Donald Trump’s victory in the recently concluded US presidential elections has been faithful to the recent wave of support to the right-wingers across the globe. Brexit, election of President Duterte in Philippines, string of victories for rightists in continental Europe etc. have been pointing towards this trend. But, what makes Trump’s victory stand apart is his political background and rabblerousing, controversial and xenophobic campaign in the run up to the elections.
Trump’s presidency is likely to be protectionist and inward looking as can be gathered from his campaign rhetoric. India exports its talent to the US, especially its skilled professionals from the IT industry. Any curbs on the much used H1B Visa to send Indian talent to the US will make it difficult for the IT industry. Few of the IT majors have already started thinking about recruiting freshers from US universities as the H1B route is likely to get costly. Also, there is simmering dissent among the skilled workers in the US as evidenced from the recent suit filed by former Disney employees against Disney Inc. for bringing in talent from India to replace them. Trump’s impetus to US companies to manufacture in the US, cancelling of trade pacts like TPP etc. point towards lesser and lesser investment in India as with the rest of the world. This puts the prospect of “Make in India”, “Digital India” and other such programmes in question.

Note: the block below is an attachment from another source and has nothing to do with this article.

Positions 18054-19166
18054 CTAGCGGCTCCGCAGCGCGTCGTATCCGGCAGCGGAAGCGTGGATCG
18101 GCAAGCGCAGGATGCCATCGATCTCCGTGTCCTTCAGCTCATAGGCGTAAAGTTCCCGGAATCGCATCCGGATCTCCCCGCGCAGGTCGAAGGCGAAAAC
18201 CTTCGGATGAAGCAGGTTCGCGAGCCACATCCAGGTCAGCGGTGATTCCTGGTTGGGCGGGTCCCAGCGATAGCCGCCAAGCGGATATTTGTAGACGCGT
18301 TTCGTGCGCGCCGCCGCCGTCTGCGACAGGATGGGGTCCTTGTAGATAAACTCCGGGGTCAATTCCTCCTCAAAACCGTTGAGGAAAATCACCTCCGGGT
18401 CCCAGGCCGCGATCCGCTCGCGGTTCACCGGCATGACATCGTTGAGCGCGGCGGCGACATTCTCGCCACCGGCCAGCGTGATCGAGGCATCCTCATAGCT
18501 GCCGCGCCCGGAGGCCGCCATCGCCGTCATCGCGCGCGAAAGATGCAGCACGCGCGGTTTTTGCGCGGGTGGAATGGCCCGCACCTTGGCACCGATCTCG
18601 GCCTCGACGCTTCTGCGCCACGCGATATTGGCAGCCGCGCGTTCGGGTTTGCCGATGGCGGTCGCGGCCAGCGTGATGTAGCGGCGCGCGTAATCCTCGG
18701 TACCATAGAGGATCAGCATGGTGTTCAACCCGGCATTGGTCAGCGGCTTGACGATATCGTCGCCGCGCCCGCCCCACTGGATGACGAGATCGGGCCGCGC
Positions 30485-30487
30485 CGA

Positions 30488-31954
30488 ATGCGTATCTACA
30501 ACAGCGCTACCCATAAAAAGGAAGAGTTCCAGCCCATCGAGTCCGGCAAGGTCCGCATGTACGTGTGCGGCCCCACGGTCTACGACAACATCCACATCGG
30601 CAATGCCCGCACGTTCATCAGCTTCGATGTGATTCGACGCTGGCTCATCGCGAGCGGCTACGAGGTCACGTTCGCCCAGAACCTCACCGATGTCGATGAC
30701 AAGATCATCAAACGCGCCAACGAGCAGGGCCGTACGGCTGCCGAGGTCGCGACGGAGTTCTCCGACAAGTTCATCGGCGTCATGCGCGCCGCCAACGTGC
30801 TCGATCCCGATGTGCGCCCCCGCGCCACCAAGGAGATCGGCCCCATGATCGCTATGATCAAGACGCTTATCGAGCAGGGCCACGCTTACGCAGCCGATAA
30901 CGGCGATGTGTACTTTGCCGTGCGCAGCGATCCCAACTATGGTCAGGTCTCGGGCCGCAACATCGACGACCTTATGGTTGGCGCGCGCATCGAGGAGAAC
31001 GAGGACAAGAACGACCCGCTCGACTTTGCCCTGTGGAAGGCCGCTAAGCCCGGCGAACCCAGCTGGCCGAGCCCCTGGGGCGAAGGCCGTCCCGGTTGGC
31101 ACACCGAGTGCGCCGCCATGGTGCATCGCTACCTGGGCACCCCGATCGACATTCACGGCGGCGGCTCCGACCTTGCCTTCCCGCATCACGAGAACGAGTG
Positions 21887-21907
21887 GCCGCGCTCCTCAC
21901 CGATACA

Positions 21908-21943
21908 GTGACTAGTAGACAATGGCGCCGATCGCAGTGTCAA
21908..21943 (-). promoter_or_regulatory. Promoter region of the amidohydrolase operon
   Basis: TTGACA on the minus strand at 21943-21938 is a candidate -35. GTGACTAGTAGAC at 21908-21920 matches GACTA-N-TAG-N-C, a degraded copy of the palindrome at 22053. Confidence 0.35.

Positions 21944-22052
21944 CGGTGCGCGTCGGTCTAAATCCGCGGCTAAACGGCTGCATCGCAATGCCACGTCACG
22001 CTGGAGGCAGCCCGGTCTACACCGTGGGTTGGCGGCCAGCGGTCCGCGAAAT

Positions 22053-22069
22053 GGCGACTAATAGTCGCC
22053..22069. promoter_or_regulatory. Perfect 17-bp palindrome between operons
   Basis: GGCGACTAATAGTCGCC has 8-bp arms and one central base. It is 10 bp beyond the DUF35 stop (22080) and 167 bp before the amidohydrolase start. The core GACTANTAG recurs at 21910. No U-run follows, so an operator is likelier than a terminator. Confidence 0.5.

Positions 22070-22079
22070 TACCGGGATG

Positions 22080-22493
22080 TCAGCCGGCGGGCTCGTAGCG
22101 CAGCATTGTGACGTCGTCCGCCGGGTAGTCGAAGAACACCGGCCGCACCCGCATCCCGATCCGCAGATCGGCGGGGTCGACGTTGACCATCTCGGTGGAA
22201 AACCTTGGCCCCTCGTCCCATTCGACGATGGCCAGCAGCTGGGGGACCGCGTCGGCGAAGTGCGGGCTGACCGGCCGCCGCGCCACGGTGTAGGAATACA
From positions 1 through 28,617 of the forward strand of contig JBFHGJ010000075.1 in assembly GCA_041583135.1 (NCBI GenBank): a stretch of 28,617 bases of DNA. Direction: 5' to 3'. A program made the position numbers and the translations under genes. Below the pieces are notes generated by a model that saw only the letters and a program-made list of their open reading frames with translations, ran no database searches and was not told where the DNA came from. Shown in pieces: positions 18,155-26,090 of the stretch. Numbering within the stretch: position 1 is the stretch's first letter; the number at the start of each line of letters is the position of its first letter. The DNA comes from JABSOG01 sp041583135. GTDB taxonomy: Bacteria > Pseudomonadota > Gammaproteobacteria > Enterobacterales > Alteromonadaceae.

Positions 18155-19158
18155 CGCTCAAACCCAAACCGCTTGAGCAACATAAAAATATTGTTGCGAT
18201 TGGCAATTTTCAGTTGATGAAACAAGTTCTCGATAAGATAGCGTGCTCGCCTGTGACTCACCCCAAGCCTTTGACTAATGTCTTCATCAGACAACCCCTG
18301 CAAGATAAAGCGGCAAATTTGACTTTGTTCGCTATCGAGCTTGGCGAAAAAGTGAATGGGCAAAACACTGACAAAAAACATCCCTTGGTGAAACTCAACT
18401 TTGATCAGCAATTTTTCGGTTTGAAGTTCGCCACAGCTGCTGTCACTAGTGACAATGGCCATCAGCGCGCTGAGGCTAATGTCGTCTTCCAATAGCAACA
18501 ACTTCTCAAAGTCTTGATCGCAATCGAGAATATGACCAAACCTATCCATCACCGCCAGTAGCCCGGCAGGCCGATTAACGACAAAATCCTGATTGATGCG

This is one field were Indo-US cooperation is likely to happen. Trump has ostensibly shed the anti-Russia dimension in the US foreign policy and is likely to go on a collision course with China as reflected in his acknowledging Taiwanese president’s congratulatory call, thus putting One-China policy in the dock as also his incendiary tweets, calling China a “currency manipulator” etc. This will eventually serve in suppressing the growing conflict between the US and Russia in Syria, Ukraine etc. which in turn has led to Russia and China holding hands (despite their mutual suspicions). Indo-Russian cooperation thus will be -to some extent- eased of the US shadow. However, Trump’s offer to mediate in the Kashmir issue and apparent bonhomie with Pakistan remain areas of concern and a wait-and-watch approach is needed for the time being
Trump’s hard-line against terrorism was prominent during his campaign. His condemnation of terrorist attacks in Berlin, wherein he had given a religious dimension to the attack by calling it an attack on “Christianity” all point towards his potential stand. Also, he has been unequivocal in condemning the IS and his apparent willingness to work with Russia to tackle this menace clearly show where his priorities lie. However, India has to wait for his term to begin to gauge his willingness to work with India and, the Pakistan question, as mentioned earlier, still remains unclear
Trump’s assertions to scrap the Paris climate change deal and promote non-renewable energy resource exploration and extraction, to kick-start the sagging US economy can lead to a number of signatories to the pact turning less serious. India being one of the major signatories to the deal, along with other developing nations, may find it difficult to get the developed world pay for implementing the plan as per the deal. This can in turn have repercussions on a global scale – India would be a significant victim - with the number of “climate-change” refugees and water wars escalating in the long run
The 45th President of the US is an enigma to the world. His ideas and his interests are unclear owing to his previously a political career. However, if his rhetoric during the campaign and his tweets are to be taken seriously, then his presidency is likely to be a mixed bag for India. India has to wait to see how his term would unravel before any conclusion can be drawn
-Akshay Kumar .P